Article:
It’s grime up north ... Scots stars of the urban music scene are taking the world by Stormzy
YOUR mum might think it’s something undesirable found under your fingernails – but Scotland is experiencing a golden age of grime.
Young Scots performers are attracting millions of views on YouTube, and artists rapping in broad Scots accents are now the toast of the urban dance music scene.
Grime – a fusion of garage, hip hop and jungle – first came out of London in the early 2000s, and while Scottish grime crews such as Levels Syndicate have existed for just over a decade, promoters and record label owners say the scene in Scotland is going through a resurgence and are predicting big things for artists from north of the Border. The biggest grime star today is Stormzy, now a global star.
Leading the charge are MCs like 20-year-old Shogun, whose cult hit Vulcan in which he raps with impressive lyrical dexterity about his difficult Paisley upbringing, has clocked up almost three million views since it was posted in July. Meanwhile, upand-coming young DJ/producer duo Rapture 4D and Polonis have been tipped by taste-makers including Radio 1Xtra and online radio stations Radar Radio and Beats 1.
Other Scottish grime artists making waves using their own accents and local slang – and clocking up tens of thousands of hits – include Poczy and Oakzy B as well as Chrissy Grimez and Skola. Raps feature plenty of Glasgow patter and include references to the city’s tower blocks, sectarianism, class and “s***e weather”.
Josh Casey, of the J-Bone Collective which represents Rapture 4D and runs one-off grime nights across the city, said: “It’s been a crazy couple of years but the growth has been enormous.” He set up Glasgow-based J-Bone in mid-2015 in response to a growing demand for grime gigs. Planned events this month include London rappers Fekky at Glasgow venue SWG3 and AJ Tracey at the Sub Club, also in Glasgow.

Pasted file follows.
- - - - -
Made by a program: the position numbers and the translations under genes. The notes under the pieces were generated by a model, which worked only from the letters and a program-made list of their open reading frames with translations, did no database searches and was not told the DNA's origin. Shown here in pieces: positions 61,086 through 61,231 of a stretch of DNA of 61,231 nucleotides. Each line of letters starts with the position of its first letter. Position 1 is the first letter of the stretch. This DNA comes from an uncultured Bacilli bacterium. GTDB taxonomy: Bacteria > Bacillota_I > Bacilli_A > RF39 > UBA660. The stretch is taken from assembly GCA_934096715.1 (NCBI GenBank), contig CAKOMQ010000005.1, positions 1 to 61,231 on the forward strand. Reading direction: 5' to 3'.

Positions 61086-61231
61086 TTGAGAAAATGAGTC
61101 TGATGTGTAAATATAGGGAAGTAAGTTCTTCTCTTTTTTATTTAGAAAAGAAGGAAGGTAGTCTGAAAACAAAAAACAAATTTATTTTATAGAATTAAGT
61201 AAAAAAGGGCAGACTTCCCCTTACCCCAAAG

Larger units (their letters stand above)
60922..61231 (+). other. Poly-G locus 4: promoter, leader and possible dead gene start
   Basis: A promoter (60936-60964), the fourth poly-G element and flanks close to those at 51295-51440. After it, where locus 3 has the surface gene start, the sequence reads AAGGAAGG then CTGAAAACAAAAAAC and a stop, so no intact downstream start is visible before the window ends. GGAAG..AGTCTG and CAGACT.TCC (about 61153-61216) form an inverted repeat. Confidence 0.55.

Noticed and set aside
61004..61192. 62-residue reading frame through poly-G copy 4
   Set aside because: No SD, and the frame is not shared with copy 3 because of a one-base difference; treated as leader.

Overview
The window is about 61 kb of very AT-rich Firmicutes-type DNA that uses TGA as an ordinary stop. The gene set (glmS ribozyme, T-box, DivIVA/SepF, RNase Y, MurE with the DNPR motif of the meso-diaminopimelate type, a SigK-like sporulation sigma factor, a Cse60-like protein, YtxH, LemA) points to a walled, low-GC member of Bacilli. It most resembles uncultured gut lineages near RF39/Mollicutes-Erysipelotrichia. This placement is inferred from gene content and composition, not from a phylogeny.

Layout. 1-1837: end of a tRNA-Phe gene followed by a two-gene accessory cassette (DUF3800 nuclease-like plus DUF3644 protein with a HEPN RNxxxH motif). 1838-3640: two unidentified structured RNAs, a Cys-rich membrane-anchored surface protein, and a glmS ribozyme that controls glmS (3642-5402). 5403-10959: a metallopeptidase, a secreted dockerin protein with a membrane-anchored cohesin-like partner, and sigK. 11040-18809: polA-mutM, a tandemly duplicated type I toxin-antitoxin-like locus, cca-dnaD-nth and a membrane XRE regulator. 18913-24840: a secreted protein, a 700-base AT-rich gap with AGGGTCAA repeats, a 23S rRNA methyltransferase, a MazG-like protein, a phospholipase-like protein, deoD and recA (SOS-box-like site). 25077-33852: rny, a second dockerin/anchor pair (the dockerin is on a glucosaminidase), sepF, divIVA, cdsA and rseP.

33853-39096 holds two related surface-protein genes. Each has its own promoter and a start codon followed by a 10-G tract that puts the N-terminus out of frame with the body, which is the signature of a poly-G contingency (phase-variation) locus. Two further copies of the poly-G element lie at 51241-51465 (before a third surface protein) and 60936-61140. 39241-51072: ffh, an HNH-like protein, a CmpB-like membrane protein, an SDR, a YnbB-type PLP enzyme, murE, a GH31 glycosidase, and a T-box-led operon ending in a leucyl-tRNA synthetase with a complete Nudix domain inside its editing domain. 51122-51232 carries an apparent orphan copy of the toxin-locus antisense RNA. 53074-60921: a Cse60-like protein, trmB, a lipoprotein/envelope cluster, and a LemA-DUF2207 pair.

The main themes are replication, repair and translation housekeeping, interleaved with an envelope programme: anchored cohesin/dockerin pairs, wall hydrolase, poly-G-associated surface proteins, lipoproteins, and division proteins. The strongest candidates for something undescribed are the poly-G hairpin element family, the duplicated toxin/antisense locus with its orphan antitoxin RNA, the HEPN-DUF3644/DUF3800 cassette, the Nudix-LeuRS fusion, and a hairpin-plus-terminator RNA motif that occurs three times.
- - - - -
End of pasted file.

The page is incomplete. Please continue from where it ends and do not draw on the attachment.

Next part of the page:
“Glasgow is a musical city so once the crowd gets a bit more consistent it’ll just grow and grow,” he added. “The progress in the past two years has been massive and the future is really exciting.”
Gallus One, a founder of Levels Syndicate, a music collective set-up in 2006 that now runs independent label Tuigse, said despite a “slow burn” Scottish grime had taken hold. He claims that the growth of the DIY scene – allowing artists to develop an online fan base through YouTube and release music via independent labels rather than wait to be picked up by major labels – is a big factor in the boom in grime.
“In the last 18 months or so interest has really been building up and now we’re at a place where it feels like we’ve got people’s ear,” he added. Kip Cozy of Twelve 50 TV, a flagship Scottish YouTube grime channel with over 12,000 subscribers and 3.5 million views, said although grime had been around in Scotland for a while, in the last year interest had really taken hold with Zesh, Poczy, Shogun and Oakzy B gaining the most traction.
Raps feature plenty of Glasgow patter and include references to the city’s tower blocks, sectarianism and class
The producer said: “People want to see what Scotland has to offer in terms of this culture. What makes it different is the accents are different to anywhere else – they are very lyrically skilled and manage to use their own slang from their own areas and tell a story. These guys all have fans young and old that look up to them, want to hear their story and have had views in hundreds of thousands and millions together, from all over the world.”
Joe Heron – aka Shogun – told the Sunday Herald: “I’ve only been making music for a couple of years but I’ve always written – poetry, short stories, stand-up comedy. I think grime is now being taken more seriously in Scotland – certainly my own music is, along with some others. I’m just going to keep doing what I do.”
Above, MC Shogun from Paisley enjoyed a hit with song Vulcan while duo Rapture 4D and Polonis, left, are making waves on Radio 1Xtra
Superstar Stormzy is the UK’s leading light of the grime scene